CHAD: Le Rocher to build a drinking water supply system in the town of Moussoro

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CHAD: Le Rocher to build a drinking water supply system in the town of Moussoro ©Chadian Ministry of Water

Chadian company Le Rocher has just laid the foundation stone for a drinking water supply system in the town of Moussoro, in west-central Chad. The system is due to come on stream in 15 months' time.

A new drinking water supply system should improve the supply of drinking water to the town of Moussoro in Chad. The project, launched on 15 May 2023 by the Chadian Minister for Water and Sanitation, Alio Abdoulaye Ibrahim, is being implemented by the Chadian company Le Rocher.

The future water supply system will comprise two 200 mm diameter boreholes, equipped with electric pumps capable of supplying 50 m3 of water per hour. The resource will be stored in a 1,000 m3 capacity reservoir. Drinking water will be supplied to the local population via 29 new standpipes linked by a 20.178 km distribution network “of all diameters”.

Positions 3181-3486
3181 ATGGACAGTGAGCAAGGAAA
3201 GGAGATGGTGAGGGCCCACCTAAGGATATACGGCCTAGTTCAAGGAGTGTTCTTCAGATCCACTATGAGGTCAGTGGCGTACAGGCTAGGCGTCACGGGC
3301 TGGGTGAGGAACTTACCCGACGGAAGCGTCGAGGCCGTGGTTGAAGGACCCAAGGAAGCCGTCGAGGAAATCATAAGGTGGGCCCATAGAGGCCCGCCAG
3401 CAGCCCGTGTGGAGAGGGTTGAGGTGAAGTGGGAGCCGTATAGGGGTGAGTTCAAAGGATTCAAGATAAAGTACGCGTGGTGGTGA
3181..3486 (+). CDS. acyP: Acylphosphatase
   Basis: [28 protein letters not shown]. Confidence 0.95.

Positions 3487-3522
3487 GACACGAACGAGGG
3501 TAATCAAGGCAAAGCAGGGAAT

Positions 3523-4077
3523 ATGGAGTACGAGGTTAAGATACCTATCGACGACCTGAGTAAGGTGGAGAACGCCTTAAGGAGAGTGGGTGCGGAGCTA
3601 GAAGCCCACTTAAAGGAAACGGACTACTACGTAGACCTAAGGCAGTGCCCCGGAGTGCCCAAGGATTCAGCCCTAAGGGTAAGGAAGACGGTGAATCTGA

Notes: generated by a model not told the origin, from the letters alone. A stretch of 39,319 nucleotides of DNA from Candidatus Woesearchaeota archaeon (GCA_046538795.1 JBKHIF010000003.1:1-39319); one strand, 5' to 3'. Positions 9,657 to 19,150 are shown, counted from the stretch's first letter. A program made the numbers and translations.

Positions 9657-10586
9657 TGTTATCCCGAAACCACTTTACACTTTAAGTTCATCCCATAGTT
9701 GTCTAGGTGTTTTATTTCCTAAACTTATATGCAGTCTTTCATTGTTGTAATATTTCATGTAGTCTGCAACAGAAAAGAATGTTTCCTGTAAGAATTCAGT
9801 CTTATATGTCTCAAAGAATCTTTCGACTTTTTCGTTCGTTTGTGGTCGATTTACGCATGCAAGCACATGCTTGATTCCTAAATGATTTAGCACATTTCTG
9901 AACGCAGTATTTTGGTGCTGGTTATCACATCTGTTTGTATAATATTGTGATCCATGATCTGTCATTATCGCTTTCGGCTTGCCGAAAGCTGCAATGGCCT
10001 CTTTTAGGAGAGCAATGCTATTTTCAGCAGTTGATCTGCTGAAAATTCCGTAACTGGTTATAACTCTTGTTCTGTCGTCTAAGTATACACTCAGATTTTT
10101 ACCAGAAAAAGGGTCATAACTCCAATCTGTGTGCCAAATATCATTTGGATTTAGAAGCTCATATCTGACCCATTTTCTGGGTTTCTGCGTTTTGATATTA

The new facilities will support the existing infrastructure, which will also be upgraded by Le Rocher. These include 12 standpipes, which will improve the distribution of drinking water in the town of Moussoro. In addition, two 50 kVA generators will be supplied and installed to take over in the event of a power cut.

Buildings for operating and chlorinating the water will also be constructed. The entire water supply system will be secured by a 150-metre-long fence. Le Rocher has 15 months to deliver all the water installations.

Read also – AFRICA: Water and sanitation security today, a necessity!

This project comes around six months after the Chad government announced plans to build at least 200 drinking water supply systems to boost the country’s drinking water supply. The Chadian government’s objective is to increase drinking water coverage to 100% by 2030, compared with 53% in 2021, according to the African Development Bank (AfDB). The project will also help to limit the proliferation of water-borne diseases, which are responsible for the deaths of around 19,000 people every year, according to a report published by the Water and Sanitation Programme (WSP) in 2016.

Inès Magoum


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